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Wednesday, May 12, 2010

Vishy Anand remains the King of 64 squares

In a tremendous clutch performance Anand took charge with black against a dithering Topalov and whipped up a crushing attack with remarkable speed. The pretty retreat 34..Qe8! was the final nail in the Bulgarian's coffin. Well, not quite. That's would have made a tidy story, but in fact it was still quite sharp and Anand wisely took his time to work things out while Topalov maintained desperate hope of reaching an endgame like R+N vs Q. He found every desperate chance but there just wasn't as much fight in the white position as there was in Topalov. He even got his endgame after the time control, but with an open king it was hopeless. Anand maneuvered his queen precisely and Topalov eventually resigned game and match after move 56. Anand renews his title and takes home 1,200,000 euros, minus the 20% FIDE tax they charge for not getting in the way. Topalov gets 800,000.

What a game, what a match, what a world champion, Vishy Anand!

anand wins retains world chess title

It certainly wasn't easy. Anand's gaff in the first game started him off with a loss and in need of an alternative defense to Topalov's 1.d4. The sturdy Slav came to the rescue, but the long grinds he had to defend cost him on the endurance side of the equation even though he quickly took the lead with wins in games two and four. Topalov's tremendous fighting qualities allowed him to level the score after being outplayed badly in two consecutive Catalans. Anand's strategic decision to slowball Topalov, playing like Kramnik with slow positional whites and, after the Grunfeld went into the shop, ugly passive blacks, paid dividends early. It clearly wasn't as easy for Anand to do as for Kramnik, however, and he got into trouble in several long defenses, including the loss in game eight.

Against Kramnik in 2008 Anand forced very sharp play whenever possible and was a very successful fire to Kramnik's ice. In Sofia the Indian chameleon went the opposite way, illustrating why Topalov doesn't have very good results against the Catalan. Anand did look very uncomfortable on the black side of those ugly queenless Slavs, however, and Topalov is a formidable grinder. The only real problem with the match, and right about now I'm sure at least one person (Topalov) would agree, is that it needed to be around six games longer. Topalov proved himself worthy of everything but the title in the end. And though it was by the narrowest of margins, Anand showed he's a cut above the rest even at 40. Or, as a fellow 1969'er, especially at 40.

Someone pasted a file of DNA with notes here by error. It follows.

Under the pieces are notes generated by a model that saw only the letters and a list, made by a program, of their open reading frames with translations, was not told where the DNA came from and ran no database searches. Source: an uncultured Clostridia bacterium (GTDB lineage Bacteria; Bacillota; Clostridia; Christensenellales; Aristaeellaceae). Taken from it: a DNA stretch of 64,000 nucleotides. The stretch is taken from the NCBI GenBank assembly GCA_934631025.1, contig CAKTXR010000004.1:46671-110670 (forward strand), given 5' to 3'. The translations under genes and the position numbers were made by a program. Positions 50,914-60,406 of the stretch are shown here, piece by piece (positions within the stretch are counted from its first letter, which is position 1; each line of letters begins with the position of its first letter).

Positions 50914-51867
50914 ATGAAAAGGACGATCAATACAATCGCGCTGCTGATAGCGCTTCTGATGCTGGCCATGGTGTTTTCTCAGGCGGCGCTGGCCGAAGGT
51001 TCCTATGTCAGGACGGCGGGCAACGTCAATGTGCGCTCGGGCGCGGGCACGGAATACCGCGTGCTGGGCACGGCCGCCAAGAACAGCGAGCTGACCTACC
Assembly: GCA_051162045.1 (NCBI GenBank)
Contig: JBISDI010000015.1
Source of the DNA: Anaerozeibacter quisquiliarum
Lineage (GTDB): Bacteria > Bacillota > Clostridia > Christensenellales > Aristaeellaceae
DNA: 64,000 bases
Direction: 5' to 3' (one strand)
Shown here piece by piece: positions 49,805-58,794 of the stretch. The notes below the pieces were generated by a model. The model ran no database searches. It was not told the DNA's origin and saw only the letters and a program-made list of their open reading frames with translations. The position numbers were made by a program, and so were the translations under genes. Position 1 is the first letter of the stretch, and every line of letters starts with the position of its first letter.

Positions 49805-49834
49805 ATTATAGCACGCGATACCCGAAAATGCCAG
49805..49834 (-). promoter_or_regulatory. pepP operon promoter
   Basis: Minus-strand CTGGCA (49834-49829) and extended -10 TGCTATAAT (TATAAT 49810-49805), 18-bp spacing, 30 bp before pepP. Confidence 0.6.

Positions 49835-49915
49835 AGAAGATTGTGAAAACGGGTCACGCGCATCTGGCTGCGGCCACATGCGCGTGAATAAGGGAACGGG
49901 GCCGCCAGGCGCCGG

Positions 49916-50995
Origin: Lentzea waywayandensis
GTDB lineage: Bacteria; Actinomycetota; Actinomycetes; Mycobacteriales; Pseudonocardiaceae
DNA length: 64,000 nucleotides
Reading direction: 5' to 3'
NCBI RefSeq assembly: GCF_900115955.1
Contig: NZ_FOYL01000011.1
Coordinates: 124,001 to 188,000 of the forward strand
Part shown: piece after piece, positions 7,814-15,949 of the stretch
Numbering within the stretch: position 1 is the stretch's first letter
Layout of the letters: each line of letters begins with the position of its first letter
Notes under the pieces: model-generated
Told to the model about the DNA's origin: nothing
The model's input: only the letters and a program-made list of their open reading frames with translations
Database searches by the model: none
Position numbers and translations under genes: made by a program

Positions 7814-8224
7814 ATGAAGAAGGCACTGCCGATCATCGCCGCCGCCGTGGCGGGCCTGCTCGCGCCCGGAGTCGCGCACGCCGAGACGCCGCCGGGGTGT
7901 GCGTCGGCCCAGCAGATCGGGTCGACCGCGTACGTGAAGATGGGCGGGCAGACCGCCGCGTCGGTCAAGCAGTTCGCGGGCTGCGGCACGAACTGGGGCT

In today's final game, Anand went with the ultra-solid Lasker QGD, which is about as close to the Petroff in spirit as things get against 1.d4. A slight exaggeration, but let's just say Anand was happy to take a draw and head into rapid tiebreaks on Thursday. Topalov had other plans, of course, and went about trying to stir up trouble. This he managed to do, although they did follow book for nearly 20 moves. Black had an isolated c-pawn, but Anand defended actively and the pawn mostly served to distract Topalov enough that he forgot about his own weaknesses. Anand did not. With several pieces offsides, Topalov's king came under fire after he played not the first over-committal pawn pushes of the match. The end couldn't come quickly enough for Anand's cheering section in the comments -- 36..Qd8+ was the preferred computer execution -- with nearly 25 minutes on both clocks at that point there was little doubt that it was a case of the white king being dead and long live Anand the king. Anand didn't even rush in the endgame, playing zugzwang games with his queen instead of grabbing the b-pawn. It was almost like he was enjoying himself, but I'm sure he just wanted to make absolutely sure there were no miracle perpetuals.

The official site has been great getting the moves out without crashing and the compliments have been high on the webcam as well. Kudos to the organizers. One blackout, no shenanigans, no rapid tiebreaks. Topalov lands in the group of eight candidates along with Aronian, Kamsky, Gelfand, Kramnik, Carlsen, the organizer wildcard, and the Grand Prix second-place finisher, who will be known in a dozen days in Astrakhan.

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